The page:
Image credit: Clker, ClipArtPanda, and Canva

Here in the south, we are in the midst of Mardi Gras season.  Parades, Balls, and revelry are just some of things that many look forward to each year.   However, I want to focus on the fashion aspect, particularly of the Royal Court.   For my readers who might be unfamiliar allow me to share more information.  Let’s get started.

Growing up in the south, I can remember being in awe of the intricate trains worn by the King and Queen.   Kings and Queens are chosen from various Mardi Gras societies. I wondered who the designer was and what the meaning behind the symbols. Now that I am older I realized just how much work goes into making the eye-catching trains and gowns.  

Patricia Halsell-Richardson of Patricia Ann’s is the designer for many memorable Mardi Gras trains worn by the Royal Court.   Here’s a little background history.  MAGMA (Mobile Area Mardi Gras Association) held its first parade in 1939 and presented its first Royal Court in 1940.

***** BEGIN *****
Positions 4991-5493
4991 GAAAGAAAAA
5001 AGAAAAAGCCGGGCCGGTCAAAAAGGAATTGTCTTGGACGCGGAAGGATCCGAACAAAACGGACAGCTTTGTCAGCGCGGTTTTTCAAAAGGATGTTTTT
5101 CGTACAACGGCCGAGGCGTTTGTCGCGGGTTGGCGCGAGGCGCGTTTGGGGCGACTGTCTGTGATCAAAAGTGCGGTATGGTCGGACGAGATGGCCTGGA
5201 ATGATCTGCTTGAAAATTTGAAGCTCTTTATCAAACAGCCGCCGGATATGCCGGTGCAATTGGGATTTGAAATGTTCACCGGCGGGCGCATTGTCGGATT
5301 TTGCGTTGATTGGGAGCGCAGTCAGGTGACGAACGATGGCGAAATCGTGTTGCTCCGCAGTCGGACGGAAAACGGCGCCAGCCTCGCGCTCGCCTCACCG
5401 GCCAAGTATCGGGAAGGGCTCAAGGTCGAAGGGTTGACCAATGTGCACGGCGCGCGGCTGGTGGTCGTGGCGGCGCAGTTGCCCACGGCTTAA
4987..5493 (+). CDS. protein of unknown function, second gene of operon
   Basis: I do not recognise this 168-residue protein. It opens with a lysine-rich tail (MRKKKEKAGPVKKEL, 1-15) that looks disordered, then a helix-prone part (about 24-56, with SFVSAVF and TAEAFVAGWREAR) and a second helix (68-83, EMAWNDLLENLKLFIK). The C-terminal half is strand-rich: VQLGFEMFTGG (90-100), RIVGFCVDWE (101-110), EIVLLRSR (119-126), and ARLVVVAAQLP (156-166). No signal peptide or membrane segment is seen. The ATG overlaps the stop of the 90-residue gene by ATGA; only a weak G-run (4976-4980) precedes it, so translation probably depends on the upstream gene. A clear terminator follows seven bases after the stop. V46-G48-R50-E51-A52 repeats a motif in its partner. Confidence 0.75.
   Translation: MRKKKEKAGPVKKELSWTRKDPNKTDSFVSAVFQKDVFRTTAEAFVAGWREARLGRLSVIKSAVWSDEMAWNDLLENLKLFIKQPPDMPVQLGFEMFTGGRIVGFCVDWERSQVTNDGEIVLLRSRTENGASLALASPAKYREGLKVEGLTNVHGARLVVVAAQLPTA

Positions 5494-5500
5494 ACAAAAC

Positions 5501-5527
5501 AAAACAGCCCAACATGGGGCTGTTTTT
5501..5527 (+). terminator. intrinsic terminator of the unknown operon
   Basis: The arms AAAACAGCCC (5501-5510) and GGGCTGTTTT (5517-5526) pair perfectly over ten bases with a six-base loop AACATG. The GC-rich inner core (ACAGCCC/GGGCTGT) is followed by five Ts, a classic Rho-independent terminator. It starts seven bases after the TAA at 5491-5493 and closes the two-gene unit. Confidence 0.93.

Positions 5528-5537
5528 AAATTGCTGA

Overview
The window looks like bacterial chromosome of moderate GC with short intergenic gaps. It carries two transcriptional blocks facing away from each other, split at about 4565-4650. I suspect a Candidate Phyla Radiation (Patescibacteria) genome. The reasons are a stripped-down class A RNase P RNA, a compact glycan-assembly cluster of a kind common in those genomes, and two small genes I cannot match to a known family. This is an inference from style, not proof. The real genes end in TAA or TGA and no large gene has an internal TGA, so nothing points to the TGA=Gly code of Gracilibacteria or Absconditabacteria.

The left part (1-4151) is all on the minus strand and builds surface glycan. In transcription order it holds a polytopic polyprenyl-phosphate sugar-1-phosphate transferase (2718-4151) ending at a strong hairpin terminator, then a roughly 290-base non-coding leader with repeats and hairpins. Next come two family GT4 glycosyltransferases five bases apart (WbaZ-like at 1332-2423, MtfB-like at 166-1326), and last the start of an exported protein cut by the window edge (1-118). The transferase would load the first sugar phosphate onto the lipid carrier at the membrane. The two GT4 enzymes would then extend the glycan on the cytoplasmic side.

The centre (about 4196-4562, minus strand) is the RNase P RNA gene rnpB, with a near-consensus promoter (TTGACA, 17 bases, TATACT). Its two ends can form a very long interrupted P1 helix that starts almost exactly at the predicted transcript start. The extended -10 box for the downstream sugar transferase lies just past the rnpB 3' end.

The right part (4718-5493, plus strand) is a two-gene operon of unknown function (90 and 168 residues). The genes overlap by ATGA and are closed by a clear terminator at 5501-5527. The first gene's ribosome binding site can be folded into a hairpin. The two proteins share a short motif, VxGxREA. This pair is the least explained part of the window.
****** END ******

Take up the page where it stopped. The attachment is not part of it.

Each train is made from the finest materials and includes symbols that hold personal memories to the King and Queen.  Symbols can range from family crests to faith.  These elaborate trains added something extra to already imaginative floats.  Check out some of the trains, crowns, and gowns below.

Crown at the Mobile Carnival Museum

Image credit: Mobile Carnival Museum

Train at Mobile Carnival Museum

Image credit: Mobile Carnival Museum

Mobile Area Mardi Gras Association 2015 Queen Morgan Billingsley (Mike Brantley/

Image credit:

Detail of MAMGA Queen Morgan Billingsley’s train, (Patricia Richardson)

 Image credit:

Detail of MAMGA King Patrick Clark Yelding’s train. (Patricia Richardson

All information/images appear courtesy of Mobile Carnival Museum, MAMGA, and
All opinions expressed on the blog appear courtesy of Tamarah Brown for My Own Sense of Fashion ©.  No use or reproduction may occur without the written consent of the author.

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